Drawing a conclusion
At the time of the first technical preview of Windows Server 8 back in September 2011, I was very optimistic. The capabilities that were slated for inclusion in the release were outstanding and really changed the game for Windows administrators.
With this beta, a lot of that potential now is in the box and working — with some warts, as you’d expect from beta software. All of that will get worked out as the teams work together toward final release.
Overall, though, I’m kind of surprised at some of the design decisions that have gone into the user experience for this server OS. Specifically, I don’t agree at all with the Metro UI being default with Windows Server 8. It’s a great design language and it enables some really useful scenarios for managing via the standard administration tools like Server Manager, but as a desktop metaphor, I think it’s not useful to change the paradigm so many server admins expect.
To my mind, it doesn’t add value. In many places, the OS feels like a mixture of Windows 7, Windows Server 2008 R2 and some Windows 8 Metro preview bits. It doesn’t feel cohesive, and on quite a few screens in particular, it’s just plain ugly.
At this stage in the game, I think you have to consider Windows Server 8 in two respects. As a platform of capabilities and technical advancements, it’s superb. But from an overall user experience and design point of view, particularly for traditional, dyed-in-the-wool Windows administrators, it’s jarring.
I’ll reserve total judgment for the final release, but let’s hope Microsoft takes a few steps back and considers that what’s best for servers and data centers isn’t always shiny new objects like they’re giving the client.
Microsoft’s key to success: solid technical advances delivered simply and effectively. The right ingredients are here, but how good of a soup they end up making is something we will all have to wait to see.
The operating system also will include the ability for Offline Files synchronization to understand the type of connection being used; if it’s able to detect that expensive 3G and 4G cellular connections are active, it will cease the synchronization process until a cheaper connection is available. (I wasn’t able to test this feature.) This setting is available through Group Policy.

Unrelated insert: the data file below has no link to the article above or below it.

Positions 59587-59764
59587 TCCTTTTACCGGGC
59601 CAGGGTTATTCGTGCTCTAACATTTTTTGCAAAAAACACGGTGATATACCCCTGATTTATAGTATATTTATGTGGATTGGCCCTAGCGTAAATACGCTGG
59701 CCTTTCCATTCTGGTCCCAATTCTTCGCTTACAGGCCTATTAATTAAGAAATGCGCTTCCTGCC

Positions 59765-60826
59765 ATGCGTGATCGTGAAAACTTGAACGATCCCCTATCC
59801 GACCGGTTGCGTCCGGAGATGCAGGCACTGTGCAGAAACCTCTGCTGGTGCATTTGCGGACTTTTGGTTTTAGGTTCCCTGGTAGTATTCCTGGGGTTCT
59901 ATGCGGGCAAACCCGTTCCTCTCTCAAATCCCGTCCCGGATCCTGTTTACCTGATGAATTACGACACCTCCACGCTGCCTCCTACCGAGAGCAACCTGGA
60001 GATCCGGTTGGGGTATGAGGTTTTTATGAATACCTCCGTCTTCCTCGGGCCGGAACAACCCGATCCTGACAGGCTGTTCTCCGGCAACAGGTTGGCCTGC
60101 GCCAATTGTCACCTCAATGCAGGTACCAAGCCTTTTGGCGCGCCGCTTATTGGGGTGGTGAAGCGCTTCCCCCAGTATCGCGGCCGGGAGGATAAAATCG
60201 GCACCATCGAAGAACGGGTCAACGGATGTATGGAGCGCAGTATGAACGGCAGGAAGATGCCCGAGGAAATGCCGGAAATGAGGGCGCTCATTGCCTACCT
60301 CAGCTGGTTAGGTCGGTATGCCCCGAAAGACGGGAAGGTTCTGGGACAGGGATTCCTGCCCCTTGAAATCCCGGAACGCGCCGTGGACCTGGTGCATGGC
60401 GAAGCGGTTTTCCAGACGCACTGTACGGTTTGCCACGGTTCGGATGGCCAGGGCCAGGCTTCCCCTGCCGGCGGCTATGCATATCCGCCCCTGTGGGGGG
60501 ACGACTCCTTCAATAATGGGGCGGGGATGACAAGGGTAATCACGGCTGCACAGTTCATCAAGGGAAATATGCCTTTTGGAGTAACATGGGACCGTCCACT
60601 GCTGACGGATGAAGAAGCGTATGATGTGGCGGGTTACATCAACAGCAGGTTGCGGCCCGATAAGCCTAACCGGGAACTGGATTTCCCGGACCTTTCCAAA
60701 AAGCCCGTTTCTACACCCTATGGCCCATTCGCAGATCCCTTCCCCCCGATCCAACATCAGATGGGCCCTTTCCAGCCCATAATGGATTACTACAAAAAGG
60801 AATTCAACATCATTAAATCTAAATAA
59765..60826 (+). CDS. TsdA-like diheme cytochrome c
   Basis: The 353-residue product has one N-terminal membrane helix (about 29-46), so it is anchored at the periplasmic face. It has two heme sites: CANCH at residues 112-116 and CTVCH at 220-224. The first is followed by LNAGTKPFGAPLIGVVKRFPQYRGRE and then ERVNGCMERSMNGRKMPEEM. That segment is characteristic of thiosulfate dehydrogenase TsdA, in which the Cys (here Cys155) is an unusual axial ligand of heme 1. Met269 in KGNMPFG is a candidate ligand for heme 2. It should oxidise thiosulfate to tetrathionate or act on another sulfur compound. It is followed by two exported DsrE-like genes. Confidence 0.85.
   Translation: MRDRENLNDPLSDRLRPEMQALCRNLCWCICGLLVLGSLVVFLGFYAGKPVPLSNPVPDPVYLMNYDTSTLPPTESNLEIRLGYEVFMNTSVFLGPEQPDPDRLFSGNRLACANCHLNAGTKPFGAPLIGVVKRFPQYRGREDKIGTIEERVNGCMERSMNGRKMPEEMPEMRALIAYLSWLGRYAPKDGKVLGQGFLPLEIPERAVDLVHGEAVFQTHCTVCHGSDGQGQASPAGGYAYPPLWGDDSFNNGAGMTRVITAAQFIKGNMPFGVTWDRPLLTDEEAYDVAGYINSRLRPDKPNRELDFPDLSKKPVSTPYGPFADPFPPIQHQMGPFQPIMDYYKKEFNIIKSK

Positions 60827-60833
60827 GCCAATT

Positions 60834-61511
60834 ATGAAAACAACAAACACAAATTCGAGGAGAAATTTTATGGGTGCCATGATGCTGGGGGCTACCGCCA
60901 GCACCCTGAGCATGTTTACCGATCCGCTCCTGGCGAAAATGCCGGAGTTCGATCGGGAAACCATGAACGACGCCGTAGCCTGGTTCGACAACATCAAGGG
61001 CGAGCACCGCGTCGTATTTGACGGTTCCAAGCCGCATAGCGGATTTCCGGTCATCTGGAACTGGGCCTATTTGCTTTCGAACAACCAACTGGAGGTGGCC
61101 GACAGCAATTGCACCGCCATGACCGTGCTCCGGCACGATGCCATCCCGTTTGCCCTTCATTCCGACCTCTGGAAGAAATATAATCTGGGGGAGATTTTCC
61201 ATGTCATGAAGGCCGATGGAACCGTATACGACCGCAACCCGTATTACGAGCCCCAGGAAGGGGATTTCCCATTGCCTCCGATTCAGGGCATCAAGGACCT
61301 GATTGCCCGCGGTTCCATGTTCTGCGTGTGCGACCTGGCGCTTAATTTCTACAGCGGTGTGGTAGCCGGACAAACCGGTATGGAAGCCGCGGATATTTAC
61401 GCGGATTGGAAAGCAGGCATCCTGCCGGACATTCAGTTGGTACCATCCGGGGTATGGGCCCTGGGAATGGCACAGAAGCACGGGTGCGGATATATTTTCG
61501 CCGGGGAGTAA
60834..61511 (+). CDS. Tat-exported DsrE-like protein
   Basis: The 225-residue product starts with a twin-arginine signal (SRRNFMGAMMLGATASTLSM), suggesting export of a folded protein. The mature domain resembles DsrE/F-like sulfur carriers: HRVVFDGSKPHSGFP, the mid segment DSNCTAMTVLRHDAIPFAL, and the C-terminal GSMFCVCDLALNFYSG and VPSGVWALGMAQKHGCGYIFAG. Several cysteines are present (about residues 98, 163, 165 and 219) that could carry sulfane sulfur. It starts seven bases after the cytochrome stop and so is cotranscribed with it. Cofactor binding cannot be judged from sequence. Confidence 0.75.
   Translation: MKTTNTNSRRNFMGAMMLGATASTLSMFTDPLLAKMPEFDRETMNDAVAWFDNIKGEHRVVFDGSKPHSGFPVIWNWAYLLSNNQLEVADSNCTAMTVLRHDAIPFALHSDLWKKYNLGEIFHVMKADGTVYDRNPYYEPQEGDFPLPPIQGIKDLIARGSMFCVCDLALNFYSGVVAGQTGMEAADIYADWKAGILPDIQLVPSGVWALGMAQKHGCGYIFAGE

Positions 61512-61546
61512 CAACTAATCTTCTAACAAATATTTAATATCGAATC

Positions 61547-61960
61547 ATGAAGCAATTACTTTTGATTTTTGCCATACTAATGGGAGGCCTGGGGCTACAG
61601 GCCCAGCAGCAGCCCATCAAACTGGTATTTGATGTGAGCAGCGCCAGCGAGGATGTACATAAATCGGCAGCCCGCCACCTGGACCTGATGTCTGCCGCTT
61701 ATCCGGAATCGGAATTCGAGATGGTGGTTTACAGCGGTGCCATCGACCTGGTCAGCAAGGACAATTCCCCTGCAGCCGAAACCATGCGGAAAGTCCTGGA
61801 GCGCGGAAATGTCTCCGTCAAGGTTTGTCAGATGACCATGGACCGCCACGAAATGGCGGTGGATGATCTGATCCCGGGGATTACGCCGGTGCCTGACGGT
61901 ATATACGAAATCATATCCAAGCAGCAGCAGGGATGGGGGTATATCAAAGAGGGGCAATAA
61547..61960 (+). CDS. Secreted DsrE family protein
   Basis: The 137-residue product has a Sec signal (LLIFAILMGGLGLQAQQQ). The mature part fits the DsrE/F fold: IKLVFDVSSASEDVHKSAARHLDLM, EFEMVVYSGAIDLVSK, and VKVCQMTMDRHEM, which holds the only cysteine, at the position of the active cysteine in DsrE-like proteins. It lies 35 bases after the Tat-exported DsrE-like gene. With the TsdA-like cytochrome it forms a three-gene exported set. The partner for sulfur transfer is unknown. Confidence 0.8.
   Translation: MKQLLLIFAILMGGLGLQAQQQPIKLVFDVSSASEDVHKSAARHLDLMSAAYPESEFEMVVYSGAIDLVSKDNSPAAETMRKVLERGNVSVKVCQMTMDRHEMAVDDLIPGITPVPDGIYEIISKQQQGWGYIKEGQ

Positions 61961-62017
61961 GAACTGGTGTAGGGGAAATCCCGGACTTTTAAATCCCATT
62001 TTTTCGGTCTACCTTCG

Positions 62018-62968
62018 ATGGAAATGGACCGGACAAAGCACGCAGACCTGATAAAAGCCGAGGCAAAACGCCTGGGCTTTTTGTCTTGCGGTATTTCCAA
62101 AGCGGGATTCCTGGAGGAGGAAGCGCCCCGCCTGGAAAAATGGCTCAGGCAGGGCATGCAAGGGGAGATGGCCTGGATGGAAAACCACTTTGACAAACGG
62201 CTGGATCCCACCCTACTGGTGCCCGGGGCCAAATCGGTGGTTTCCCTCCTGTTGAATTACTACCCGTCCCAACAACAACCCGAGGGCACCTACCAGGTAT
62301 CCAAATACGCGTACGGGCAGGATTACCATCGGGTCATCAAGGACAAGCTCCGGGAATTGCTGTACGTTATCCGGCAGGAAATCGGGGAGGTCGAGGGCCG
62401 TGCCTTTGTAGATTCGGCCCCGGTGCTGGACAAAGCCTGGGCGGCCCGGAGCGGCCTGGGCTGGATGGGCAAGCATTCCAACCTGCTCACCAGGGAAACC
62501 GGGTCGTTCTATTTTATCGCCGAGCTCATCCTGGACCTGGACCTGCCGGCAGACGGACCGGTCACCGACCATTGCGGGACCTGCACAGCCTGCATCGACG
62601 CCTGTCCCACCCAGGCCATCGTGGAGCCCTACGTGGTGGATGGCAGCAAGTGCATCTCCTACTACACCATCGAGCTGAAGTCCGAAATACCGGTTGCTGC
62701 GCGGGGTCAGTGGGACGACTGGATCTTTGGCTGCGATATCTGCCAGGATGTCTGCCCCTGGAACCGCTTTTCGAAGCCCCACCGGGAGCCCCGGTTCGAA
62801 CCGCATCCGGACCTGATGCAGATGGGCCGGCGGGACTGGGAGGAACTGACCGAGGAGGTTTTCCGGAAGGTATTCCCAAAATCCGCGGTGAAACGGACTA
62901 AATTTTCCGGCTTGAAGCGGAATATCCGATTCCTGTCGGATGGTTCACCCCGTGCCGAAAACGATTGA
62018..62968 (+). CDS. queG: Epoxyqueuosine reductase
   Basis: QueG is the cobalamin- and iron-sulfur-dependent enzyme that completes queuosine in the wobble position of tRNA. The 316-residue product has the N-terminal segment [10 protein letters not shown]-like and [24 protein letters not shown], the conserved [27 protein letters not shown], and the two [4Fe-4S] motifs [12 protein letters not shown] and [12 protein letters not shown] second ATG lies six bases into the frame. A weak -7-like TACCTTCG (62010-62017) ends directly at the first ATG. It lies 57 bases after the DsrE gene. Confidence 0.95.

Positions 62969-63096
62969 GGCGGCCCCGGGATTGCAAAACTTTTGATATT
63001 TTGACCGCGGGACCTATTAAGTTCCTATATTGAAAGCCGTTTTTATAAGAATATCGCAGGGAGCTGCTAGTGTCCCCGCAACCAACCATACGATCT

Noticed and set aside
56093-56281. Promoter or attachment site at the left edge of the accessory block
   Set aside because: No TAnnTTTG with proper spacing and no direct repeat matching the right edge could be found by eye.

ReFS, the resilient file system
Microsoft made headlines in early 2012 by announcing its new Resilient File System, or ReFS. ReFS is designed as an evolution of NTFS with a focus on availability and integrity. ReFS writes to different locations on disk in an atomic, or transactional, fashion, improving data resiliency in the event of a power failure during a write.
For example, if a write operation was being committed and the electric power went out, writing in an atomic fashion would mean the write completes fully and no old data — the data being overwritten — would be left intact after the write. If you were to write to a disk non-atomically, during the power failure it’s possible for the newly written data to be mixed, or overlaid, with the old data and the who thing ends up being just garbage.
ReFS also includes the new “integrity streams” feature that uses checksums and real-time allocations to protect the sequencing and access of both system and user data.
Problems that are identified by Windows Server 8 on volumes protected with these features can be automatically repaired without bringing the disk or volume offline in most cases, and in many cases without any administrative intervention, either.
ReFS is also built to scale further than NTFS as well, an important point in the age of Big Data and private cloud operations. According to Microsoft, ReFS is designed to support volume sizes up to 2^78 bytes — or 256 zettabytes — using 16KB cluster sizes, while Windows stack addressing allows 2^64 bytes or 16 exabytes.
The point here is that ReFS scales to all practically known storage sizes and then same. (For example, Seagate sold a total of 330 exabytes of hard disk space in 2011.)